Our website is set to allow the use of cookies. For more information and to change settings click here. If you are happy with cookies please click "Continue" or simply continue browsing. Continue.

Family Law

The leading authority on all aspects of family law

Court of Protection Practice and Procedure Conference 2016

A comprehensive guide to best practice and current thinking

26 SEP 2006

Natural Born Children: The House of Lords and the Blood Tie

Lucy Whitesmith, Barrister, 4 Paper Buildings and Daniel Coombes, Solicitor and mediator, Family Law in Partnership. The decision of the House of Lords in July 2006 in Re G (Children) [2006] UKHL 43 has a good claim to be the most important child law case since J v C[1970] AC. Despite its unusual facts, it is of universal application. It addresses s 1(1) of the Children Act 1989 and goes to the root of some of the most basic questions in family law, such as what is a parent? and how much does the blood tie matter? If the facts are familiar it is because the case was in the Court of Appeal a year earlier on the separate issue of sole or joint residence: Re G (Residence: Same-Sex Partner) [2005] 2 FLR 957. That decision gave strong support to the tide in favour of shared residence arrangements and, accordingly, bolstered the position of lesbian co-parents (non-biological lesbian mothers). The decision of the House of Lords is significant in the following areas:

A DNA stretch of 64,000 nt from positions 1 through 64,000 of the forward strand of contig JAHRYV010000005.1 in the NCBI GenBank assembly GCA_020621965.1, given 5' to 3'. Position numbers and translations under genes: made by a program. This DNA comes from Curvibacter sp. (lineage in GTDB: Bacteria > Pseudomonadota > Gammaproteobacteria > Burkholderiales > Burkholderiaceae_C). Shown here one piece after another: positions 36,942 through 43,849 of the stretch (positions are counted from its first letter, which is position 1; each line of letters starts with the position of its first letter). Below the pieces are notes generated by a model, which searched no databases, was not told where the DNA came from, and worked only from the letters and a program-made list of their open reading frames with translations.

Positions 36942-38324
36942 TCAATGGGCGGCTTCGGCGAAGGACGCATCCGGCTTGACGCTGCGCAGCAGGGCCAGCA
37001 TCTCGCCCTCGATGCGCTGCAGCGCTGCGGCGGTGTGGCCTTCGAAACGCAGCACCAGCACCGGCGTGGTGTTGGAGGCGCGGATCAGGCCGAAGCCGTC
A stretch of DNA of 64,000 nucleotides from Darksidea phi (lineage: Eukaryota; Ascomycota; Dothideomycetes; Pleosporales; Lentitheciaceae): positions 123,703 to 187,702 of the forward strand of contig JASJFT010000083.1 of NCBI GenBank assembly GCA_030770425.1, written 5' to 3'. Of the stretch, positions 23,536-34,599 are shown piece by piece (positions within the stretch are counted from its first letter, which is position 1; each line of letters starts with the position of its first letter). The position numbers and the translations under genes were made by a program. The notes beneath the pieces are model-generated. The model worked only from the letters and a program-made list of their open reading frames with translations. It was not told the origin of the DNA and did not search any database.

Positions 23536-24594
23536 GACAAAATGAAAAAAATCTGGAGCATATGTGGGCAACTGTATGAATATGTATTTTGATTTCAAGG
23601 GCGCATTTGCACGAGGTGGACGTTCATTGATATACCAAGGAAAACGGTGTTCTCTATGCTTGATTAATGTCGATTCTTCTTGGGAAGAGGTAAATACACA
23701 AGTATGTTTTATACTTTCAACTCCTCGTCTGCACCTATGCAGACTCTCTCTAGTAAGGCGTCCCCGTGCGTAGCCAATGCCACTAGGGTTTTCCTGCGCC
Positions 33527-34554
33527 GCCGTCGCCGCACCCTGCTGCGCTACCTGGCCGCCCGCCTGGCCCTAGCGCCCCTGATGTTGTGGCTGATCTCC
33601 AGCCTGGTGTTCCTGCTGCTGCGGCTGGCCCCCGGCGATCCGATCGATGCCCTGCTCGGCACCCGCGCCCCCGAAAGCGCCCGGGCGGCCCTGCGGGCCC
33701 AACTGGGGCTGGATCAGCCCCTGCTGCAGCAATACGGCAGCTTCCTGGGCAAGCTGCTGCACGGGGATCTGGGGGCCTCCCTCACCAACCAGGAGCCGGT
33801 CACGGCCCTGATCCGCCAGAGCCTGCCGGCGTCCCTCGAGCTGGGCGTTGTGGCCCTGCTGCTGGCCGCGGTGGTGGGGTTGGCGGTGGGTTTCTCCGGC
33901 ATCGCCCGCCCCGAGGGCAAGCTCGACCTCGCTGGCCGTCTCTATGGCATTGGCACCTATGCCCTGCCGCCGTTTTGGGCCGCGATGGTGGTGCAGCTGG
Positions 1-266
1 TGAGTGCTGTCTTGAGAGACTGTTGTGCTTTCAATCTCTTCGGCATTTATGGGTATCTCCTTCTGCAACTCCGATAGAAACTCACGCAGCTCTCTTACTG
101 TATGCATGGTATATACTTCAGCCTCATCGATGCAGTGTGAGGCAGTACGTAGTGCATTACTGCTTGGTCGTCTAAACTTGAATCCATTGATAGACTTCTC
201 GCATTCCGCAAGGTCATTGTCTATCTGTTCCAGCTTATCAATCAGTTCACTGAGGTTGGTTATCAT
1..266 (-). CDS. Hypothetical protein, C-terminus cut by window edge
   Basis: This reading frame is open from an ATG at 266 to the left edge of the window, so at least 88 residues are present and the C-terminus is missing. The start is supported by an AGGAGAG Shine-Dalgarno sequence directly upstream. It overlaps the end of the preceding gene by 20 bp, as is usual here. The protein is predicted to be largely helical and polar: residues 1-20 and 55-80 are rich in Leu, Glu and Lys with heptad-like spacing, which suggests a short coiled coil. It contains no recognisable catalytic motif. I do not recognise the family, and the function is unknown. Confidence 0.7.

1. The definition of a parent.
  2. The significance of the blood tie.
  3. Same-sex couples and children.
  4. Enforcing contact.
  5. Restricting movement within England and Wales.

See November [2006] Fam Law for the full article.

Red Book Plus

Red Book Plus

Family Court Essential Materials

This ready reference guide for all family court practitioners and judges provides a portable...

Family Law Reports

Family Law Reports

"The unrivalled and authoritative source of judicially approved case reports, covering all areas...

More Info from £166.00
Available in Family Law Online
Subscribe to our newsletters